3. Hi Sue,
    Thank you for sharing this with me. 🙂

    The four points you have mentioned are really important.
    – you need to understand the digital landscape as you have suggested in your first point.
    – you need to acknowledge, affirm, and extend the thoughts of others on Twitter etc.
    – sharing diverse opinions is valuable
    – making your thinking visible is difficult but so valuable—especially when you invite thoughts from others

    The one area I think that you could consider if you want to make a deep leadership impact, is that of co-construction. So often, these days, we here of ‘collaboration’—but, often it is left at sharing and communicating.

    However, the root of ‘collaboration’ is ‘collaborare’—’to work together’. It is at this level, that true meaning is made. As you are engaged with others in constructing an artefact—be it a document, a video, a plan, a solution, etc.—you are engaged in higher levels of leadership and, indeed, shared leadership. The act of creating artefacts indeed mediates conversation and ‘meaning making’. It, of course, is the essence of ‘constructionism’ (Papert). It also is a key point in ‘collaborative professionalism’—as it recognizes the strengths of various team members regardless of ‘positions of power’.

    I’d be interested in your thoughts on this. Does it resonate with you? What questions do you have about these thoughts?

  4. Lisa Noble says:

    Sue:
    I’m having a little bit of a weep reading this. This bit did me in: “but rather building a culture where others take on new challenges, work to be their very best and openly share what they’ve learned.”

    You see, I think that’s what we strive to build in our classrooms. That’s the goal, right? That’s what we’re building capacity for? That’s what all this growth mindset and resilience and everything else is all about. To create spaces where our students feel empowered to take on new challenges, to be their best selves, and to openly share what they’ve learned – with each other and the world.

    And yet…..it is not, I think, the culture we are encouraging within our whole schools. Particularly that last bit. I think if you asked teachers, they might say (depending on the climate in their building) that they felt supported in taking on new challenges, they would probably say that they work to be their very best (I think most teachers believe they do), but that sharing with others bit….. I think that’s the stumbling block for a great many people. There’s that huge fear involved of – “if I volunteer to share something at a staff meeting, are people going to think I”m sucking up? Are they going to think I think I’m better than they are? Am I going to be the last straw that pushes that person hanging on by their toenails to say “and now, you want me to do this, too?”? What if they think my ideas suck?” All the questions that our students are asking when we encourage them to share their learning.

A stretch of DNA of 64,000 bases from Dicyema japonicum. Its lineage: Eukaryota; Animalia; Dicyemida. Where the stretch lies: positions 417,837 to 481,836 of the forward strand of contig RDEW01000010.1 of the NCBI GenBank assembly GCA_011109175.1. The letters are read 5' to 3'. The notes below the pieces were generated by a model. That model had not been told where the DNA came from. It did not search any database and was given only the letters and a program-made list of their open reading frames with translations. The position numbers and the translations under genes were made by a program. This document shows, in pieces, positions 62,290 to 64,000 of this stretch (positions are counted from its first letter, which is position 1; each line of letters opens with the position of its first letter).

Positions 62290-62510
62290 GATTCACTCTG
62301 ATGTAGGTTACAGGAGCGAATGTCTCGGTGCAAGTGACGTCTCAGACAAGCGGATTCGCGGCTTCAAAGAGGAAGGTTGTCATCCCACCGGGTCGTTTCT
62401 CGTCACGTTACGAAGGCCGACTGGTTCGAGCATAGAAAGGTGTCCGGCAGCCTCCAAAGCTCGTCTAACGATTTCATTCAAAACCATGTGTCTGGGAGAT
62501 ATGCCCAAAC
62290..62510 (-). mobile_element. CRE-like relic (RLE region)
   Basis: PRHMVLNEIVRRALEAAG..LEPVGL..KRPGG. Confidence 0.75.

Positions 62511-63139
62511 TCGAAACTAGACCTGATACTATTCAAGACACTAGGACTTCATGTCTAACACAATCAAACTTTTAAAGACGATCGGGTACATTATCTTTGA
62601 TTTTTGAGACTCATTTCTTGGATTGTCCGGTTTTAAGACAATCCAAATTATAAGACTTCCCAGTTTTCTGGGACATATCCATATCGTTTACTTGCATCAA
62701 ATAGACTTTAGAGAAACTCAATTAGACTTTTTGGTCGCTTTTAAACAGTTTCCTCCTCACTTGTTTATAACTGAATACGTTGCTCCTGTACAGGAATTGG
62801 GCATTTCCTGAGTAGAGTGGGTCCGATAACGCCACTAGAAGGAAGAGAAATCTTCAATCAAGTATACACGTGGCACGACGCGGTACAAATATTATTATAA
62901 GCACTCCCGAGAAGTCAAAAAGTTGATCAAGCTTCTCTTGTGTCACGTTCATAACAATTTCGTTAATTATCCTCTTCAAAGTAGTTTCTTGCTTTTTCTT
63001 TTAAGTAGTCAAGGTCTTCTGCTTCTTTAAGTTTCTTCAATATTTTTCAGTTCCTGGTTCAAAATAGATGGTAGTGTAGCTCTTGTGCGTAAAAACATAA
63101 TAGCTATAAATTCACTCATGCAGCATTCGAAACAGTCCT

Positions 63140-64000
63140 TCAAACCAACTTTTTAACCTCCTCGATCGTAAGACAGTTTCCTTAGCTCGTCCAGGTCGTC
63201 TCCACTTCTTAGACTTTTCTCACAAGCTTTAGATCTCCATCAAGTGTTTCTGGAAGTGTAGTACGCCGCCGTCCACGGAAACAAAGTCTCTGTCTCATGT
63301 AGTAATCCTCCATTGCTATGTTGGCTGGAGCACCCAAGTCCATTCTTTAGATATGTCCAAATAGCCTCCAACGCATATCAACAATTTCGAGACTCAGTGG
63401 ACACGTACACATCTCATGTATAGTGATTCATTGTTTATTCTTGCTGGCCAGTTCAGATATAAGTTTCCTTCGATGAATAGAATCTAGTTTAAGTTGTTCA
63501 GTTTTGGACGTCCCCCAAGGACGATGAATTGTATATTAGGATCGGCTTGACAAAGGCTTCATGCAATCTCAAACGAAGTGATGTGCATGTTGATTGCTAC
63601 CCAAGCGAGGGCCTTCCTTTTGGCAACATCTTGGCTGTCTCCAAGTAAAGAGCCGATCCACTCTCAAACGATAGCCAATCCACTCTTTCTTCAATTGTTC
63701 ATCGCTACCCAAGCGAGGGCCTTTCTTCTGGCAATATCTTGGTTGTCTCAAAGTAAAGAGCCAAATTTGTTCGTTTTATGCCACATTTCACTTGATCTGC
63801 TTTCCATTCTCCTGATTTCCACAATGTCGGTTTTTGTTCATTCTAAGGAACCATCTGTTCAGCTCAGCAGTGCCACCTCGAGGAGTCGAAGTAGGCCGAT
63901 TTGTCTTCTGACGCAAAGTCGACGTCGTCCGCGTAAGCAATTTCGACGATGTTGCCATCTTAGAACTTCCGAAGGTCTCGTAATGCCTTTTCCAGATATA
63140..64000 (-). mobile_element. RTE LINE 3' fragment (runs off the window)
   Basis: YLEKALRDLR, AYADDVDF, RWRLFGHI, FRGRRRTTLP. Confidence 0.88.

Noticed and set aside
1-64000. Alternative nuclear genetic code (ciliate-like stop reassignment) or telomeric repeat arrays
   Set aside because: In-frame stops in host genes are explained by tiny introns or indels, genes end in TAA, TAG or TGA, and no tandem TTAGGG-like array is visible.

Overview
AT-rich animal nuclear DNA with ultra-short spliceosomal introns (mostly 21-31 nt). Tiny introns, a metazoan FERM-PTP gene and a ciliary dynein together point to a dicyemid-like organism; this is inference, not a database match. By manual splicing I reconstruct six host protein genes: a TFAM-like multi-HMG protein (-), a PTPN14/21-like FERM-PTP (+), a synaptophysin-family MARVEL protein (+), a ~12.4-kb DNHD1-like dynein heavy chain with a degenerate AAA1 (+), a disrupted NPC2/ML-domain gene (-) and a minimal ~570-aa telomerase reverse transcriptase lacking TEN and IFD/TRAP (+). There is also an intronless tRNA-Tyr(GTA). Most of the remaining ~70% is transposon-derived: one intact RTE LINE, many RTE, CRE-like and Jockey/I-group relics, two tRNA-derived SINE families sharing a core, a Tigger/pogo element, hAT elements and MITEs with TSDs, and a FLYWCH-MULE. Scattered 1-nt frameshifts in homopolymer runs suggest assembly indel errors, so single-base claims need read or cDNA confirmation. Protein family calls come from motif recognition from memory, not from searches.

And it always brings me back to that question of “how do we teach it if we’re not doing it?”

    Last year, Sue, I moved to a new school, and a totally new teaching challenge. It was not an easy transition – for me and my family. But – I had a principal and a superintendent who encouraged me and shared ideas with me, both in person and through social media. It made a ridiculously big difference, and helped me feel like I was on the right track. It made me feel like it was okay to get my students tweeting and participating in some global initiatives, even though there weren’t many people doing that in our building. It felt like someone was encouraging me to be my best, to try and gut it out, to share what we were learning.

    Please, keep doing what you’re doing – those 4 steps sound like a great beginning. Drive people to the digital spaces your board provides – if that’s where the information is, that’s where they have to go. Continue to build your #pln and talk about it. Share your ideas, and share where you’re finding other ones. Don’t sweat it if people look at you like you have 6 heads – find an article you think they might like, and e-mail it to them (if that’s their point of access) and tell them whose account you found it on.

    We are so much better together, and digital leadership is one way to bring us together.

    It’s probably obvious that I could write more….but this’ll do for now.